Packed with tips to strengthen your writing and can serve as a guide through the revision process. With this book in my arsenal, my editor's job is about to get a lot harder. --Erika Liodice, Writing the Dream
All writers, seasoned or newbie, should read, absorb, and put to use the lessons Don McNair offers in "Editor-Proof Your Writing." --Lisa Rojany Buccieri, New York Journal of Books
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McNair's book has none of those flaws. It differs from usage manuals in its structure and content—content is organized into 21 different "typical" writing errors, and McNair includes only the information most crucial to aspiring writers. Because of this, the content is clear, concise, and easy to follow. He provides numerous before-and-after examples plus exercises in each chapter. The book also includes several lists of redundant, wordy, cliched, weak, and clumsy phrases that writers should avoid.
McNair makes several assertions in the text:
1. Most writers believe they are better writers than they really are.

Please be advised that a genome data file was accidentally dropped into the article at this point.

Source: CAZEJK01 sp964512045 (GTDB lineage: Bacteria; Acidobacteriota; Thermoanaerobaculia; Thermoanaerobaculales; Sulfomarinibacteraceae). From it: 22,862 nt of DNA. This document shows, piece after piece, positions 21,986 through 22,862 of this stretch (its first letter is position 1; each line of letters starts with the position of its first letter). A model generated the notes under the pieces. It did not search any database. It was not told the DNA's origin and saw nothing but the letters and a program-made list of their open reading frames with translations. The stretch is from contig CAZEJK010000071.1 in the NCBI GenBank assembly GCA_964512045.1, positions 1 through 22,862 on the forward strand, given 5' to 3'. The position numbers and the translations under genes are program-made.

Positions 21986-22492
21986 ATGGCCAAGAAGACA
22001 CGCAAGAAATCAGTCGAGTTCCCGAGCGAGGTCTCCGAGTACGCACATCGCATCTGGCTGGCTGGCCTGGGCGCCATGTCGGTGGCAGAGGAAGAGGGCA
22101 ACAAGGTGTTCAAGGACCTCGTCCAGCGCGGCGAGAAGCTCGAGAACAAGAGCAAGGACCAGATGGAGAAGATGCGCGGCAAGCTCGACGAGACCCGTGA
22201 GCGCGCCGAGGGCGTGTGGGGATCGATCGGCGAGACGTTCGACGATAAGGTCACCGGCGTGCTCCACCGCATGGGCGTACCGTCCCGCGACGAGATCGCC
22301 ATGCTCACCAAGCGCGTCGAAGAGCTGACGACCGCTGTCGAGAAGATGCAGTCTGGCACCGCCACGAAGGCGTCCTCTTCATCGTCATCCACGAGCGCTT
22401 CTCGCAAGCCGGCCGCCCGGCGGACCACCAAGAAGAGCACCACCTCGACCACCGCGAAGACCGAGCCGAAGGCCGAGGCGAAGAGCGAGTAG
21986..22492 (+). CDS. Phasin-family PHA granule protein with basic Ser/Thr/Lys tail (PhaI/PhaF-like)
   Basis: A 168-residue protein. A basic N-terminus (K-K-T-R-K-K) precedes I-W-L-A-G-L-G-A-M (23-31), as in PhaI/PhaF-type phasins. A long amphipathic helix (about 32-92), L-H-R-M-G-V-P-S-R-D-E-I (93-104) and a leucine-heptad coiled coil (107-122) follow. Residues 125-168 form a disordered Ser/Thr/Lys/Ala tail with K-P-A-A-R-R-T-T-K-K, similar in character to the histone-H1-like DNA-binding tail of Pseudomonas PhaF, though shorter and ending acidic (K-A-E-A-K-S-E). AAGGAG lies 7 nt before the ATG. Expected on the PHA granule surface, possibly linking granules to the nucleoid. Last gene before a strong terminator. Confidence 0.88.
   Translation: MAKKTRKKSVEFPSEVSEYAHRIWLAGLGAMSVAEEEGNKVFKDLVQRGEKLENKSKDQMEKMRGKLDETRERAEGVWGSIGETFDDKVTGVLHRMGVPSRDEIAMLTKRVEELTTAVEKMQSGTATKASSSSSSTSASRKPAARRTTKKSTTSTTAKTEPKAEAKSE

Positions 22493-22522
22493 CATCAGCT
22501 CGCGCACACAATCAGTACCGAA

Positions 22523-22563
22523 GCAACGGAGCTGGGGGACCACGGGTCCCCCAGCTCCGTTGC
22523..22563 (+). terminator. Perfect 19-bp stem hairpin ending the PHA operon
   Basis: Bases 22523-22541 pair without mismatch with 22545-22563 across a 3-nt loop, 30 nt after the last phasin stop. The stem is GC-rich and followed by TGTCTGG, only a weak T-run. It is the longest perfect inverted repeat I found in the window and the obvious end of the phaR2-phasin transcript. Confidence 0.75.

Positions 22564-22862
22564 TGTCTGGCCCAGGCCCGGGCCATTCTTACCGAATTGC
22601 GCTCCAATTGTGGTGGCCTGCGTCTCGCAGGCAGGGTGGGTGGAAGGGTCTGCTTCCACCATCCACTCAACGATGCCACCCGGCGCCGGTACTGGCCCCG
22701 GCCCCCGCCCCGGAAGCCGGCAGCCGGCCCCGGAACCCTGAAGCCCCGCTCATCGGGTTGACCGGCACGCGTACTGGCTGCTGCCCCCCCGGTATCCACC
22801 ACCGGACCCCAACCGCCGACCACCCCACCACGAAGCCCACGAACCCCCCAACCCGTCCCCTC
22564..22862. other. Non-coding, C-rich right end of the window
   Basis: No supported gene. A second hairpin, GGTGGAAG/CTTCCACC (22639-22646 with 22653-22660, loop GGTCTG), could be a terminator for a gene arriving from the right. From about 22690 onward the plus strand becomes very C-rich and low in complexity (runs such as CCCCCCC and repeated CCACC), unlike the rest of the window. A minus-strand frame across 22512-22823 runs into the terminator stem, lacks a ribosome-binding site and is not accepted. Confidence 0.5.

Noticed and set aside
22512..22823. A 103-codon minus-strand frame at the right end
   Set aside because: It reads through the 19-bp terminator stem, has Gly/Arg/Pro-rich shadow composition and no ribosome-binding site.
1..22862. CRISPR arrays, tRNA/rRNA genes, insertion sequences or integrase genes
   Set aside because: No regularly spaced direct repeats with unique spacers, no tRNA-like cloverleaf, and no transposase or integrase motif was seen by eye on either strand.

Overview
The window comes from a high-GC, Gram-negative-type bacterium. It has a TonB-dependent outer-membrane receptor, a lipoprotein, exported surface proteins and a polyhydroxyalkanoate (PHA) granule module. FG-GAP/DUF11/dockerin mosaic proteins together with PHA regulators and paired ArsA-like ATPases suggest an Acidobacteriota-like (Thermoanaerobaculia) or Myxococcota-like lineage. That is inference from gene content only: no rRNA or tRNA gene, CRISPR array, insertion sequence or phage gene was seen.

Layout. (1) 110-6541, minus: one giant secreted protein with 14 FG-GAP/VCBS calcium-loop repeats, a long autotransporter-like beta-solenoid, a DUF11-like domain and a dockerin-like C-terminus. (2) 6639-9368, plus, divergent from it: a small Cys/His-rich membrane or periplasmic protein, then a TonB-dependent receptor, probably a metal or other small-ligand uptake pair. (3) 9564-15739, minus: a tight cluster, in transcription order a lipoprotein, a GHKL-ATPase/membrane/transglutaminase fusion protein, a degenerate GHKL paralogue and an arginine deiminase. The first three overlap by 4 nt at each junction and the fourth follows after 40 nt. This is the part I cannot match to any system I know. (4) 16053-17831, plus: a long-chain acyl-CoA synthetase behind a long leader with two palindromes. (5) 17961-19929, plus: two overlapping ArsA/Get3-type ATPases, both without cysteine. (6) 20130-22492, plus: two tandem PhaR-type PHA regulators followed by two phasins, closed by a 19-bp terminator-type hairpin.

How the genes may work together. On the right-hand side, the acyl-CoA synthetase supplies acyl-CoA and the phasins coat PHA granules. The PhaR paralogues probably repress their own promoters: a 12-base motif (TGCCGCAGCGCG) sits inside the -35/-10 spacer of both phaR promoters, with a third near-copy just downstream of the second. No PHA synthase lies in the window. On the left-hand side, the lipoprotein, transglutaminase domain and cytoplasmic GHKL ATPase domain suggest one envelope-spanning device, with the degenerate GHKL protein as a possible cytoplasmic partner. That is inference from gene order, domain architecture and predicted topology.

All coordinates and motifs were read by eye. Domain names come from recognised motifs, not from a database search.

2. Even after a writer's manuscript has received the blessing of critique partners, friends, and family, it will almost always require a moderate to heavy edit by a professional before it will be publishable.
3. Writers often believe their manuscript is ready for editing when it still needs another rewrite.
4. Writers use throwaway adverbs and adjectives, fancy-sounding phrases that are actually cliches, and incorrect or unnecessary dialogue tags.
He makes several others as well. So here's the good news and the bad news. The good—every assertion he makes is absolutely correct. I've seen every single example in my editing work, and often double-digit numbers of them in single manuscripts. The bad—McNair's observations and advice are so direct, and his tone so matter-of-fact, that some writers may be offended or go into defensive mode when they see some of their own errors in his examples. That's a shame, because McNair's book is one of the very few that does not launch into rah-rah mode when addressing the typical skill level of most writers. Writers unable to make that first critical assessment or receive critical feedback constructively will never improve, and rather than sugarcoat such a situation by acceding to the argument that bad writing is misunderstood or that the writer has simply not been "discovered," McNair takes the more direct and truthful route—it's simply bad writing.